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[en] Part of the mandate of the IAEA is to provide for the application of its standards of safety for protection against ionizing radiation and for the safety of radiation sources, at the request of a State. This can be facilitated, inter alia, by encouraging the exchange of information and training of scientists and experts in the peaceful uses of atomic energy. In this connection, the IAEA developed a standard syllabus for a postgraduate educational course in radiation protection in 1993 and subsequently issued a strategic plan for education and training in radiation and waste safety for the period 2001–2010. The proposed strategy identified the organization of postgraduate educational courses at regional training centres as a key element of a sustainable education and training programme in radiation safety for Member States. In 2002, the standard syllabus of the postgraduate educational course was revised and updated to account for changes to the IAEA safety standards, and the conclusions and recommendations of relevant international organizations and committees in the field of radiation protection and the effects of ionizing radiation. In 2010, building on the success of the 2001–2010 strategy, the IAEA developed the Strategic Approach to Education and Training in Radiation, Transport and Waste Safety, 2011–2020, again emphasizing the importance of building long term competence in radiation protection and safety in Member States. That same year, noting that several new and revised IAEA safety standards had been introduced since the standard syllabus was last published in 2002, the Steering Committee on Education and Training in Radiation, Transport and Waste Safety recommended that the standard syllabus again be updated accordingly. The present publication provides the revised standard syllabus for the Postgraduate Educational Course in Radiation Protection and the Safety of Radiation Sources, updated to reflect the current IAEA safety standards.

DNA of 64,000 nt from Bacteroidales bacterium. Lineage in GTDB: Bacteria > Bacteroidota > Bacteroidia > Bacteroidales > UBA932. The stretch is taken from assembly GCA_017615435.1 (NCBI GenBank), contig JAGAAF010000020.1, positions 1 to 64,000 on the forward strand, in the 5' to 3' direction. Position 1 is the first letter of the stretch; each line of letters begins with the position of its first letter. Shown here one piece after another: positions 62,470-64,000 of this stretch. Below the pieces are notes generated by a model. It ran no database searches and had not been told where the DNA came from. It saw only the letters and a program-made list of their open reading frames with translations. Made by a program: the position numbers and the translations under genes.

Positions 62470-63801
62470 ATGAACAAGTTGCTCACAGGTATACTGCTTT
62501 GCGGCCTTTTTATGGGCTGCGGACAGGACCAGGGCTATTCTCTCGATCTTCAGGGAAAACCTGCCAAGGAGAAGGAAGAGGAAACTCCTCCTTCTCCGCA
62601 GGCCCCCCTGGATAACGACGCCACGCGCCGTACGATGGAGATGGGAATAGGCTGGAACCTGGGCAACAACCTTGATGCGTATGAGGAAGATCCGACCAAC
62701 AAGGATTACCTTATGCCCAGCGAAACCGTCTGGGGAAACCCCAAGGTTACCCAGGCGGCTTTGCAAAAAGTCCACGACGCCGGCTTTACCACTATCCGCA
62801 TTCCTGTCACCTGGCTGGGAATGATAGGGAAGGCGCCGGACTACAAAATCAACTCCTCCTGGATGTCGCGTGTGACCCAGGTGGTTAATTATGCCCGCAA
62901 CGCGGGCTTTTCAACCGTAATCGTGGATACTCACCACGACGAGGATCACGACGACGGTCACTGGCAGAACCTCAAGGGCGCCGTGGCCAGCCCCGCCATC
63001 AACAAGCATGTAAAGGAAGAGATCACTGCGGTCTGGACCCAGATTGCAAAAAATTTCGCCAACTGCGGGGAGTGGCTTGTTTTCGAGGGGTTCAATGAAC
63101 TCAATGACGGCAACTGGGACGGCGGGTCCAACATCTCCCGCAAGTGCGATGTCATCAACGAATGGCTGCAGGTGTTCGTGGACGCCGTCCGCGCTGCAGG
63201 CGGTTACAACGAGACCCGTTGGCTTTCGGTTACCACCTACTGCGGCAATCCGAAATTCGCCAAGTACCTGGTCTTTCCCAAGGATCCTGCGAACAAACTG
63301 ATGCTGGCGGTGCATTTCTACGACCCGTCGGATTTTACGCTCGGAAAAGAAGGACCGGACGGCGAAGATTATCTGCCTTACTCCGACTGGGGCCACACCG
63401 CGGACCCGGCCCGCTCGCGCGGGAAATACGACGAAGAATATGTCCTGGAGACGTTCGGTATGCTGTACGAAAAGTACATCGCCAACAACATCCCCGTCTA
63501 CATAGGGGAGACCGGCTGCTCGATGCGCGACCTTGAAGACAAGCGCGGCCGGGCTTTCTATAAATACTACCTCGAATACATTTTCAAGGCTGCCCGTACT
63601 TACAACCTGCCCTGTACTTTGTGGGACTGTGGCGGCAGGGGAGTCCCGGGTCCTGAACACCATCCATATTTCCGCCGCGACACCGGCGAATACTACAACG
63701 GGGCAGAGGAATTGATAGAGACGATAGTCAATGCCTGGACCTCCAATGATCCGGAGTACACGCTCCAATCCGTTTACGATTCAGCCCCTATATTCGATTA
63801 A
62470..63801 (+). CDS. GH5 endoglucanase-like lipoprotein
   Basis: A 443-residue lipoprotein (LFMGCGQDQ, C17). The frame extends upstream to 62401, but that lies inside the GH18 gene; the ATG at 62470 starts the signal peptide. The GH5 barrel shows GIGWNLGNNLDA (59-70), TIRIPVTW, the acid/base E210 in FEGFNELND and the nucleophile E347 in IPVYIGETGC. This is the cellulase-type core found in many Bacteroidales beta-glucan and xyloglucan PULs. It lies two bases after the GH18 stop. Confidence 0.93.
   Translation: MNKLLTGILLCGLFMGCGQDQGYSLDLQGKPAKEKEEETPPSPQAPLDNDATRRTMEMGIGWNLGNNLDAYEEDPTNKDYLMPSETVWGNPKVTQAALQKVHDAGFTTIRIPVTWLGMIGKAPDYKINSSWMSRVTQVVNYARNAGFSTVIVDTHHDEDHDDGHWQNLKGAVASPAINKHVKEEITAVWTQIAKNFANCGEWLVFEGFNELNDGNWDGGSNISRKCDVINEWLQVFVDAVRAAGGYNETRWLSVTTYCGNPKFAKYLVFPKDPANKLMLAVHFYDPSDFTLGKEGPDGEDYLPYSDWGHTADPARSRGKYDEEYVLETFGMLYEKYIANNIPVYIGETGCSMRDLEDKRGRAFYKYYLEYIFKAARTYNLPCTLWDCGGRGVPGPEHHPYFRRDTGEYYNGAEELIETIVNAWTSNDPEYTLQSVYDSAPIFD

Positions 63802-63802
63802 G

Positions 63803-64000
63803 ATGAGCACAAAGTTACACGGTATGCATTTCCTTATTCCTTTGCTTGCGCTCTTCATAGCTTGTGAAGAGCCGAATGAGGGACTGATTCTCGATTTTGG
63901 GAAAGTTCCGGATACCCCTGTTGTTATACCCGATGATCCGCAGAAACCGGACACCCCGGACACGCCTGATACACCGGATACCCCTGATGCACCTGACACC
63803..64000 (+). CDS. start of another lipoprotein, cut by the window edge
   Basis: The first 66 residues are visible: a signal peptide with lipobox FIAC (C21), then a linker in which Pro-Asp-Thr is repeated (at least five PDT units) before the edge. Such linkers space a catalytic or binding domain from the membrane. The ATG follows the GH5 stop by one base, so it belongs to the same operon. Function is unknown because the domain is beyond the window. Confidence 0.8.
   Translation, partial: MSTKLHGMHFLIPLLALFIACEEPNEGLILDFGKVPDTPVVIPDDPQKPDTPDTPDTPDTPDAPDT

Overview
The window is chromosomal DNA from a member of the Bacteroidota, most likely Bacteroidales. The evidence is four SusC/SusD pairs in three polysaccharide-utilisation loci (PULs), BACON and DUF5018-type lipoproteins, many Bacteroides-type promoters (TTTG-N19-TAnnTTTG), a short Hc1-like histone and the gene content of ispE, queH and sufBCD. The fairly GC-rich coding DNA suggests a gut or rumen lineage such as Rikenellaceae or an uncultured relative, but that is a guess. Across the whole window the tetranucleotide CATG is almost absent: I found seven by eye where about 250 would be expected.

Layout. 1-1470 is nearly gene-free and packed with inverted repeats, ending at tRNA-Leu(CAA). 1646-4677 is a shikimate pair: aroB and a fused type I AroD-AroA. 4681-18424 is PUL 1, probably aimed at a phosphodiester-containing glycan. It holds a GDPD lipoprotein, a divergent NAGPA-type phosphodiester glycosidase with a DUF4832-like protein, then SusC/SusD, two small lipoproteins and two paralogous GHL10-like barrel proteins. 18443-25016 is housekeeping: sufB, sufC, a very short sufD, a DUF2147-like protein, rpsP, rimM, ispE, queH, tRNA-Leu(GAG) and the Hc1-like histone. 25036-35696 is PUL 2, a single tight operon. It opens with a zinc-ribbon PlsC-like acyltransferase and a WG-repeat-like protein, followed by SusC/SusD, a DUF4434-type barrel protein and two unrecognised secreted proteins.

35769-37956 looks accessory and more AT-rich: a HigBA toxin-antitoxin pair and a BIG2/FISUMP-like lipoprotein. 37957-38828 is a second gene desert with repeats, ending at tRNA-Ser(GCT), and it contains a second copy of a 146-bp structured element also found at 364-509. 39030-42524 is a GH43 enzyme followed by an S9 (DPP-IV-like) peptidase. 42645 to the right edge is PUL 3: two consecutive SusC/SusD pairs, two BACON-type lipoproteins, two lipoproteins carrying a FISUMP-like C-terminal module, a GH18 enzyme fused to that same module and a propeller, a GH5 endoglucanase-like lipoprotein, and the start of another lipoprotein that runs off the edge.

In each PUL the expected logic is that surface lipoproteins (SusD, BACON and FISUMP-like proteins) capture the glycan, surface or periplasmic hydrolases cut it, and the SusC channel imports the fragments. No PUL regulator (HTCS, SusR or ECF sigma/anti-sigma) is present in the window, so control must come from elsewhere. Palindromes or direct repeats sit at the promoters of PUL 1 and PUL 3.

[en] The Paks nuclear power plant in Hungary comprises four 440 MWe water cooled, water moderated power reactors that supply about 40% of the electricity to the country. Units 1–4 went into commercial operation between 1983 and 1987. On 10 April 2003, an incident occurred in the course of operations to clean fuel assemblies during a scheduled maintenance shutdown for Unit 2. Thirty fuel assemblies had been removed from the Unit 2 reactor and placed in a fuel cleaning tank approximately 10 m under water in a shaft adjacent to the fuel pool. The external surfaces of the fuel assemblies were being cleaned, using a specially designed chemical cleaning process, to remove depositions of magnetite from the fuel assembly cladding. At 21:53 on 10 April 2003, workers detected an increase in the activity of 85Kr, from a measurement system installed in the cleaning circuit. At about the same time, the instruments measuring the activity concentrations of noble gases in the reactor hall indicated that the ‘emergency level’ had been reached. The timeline of the different events during the incident is shown.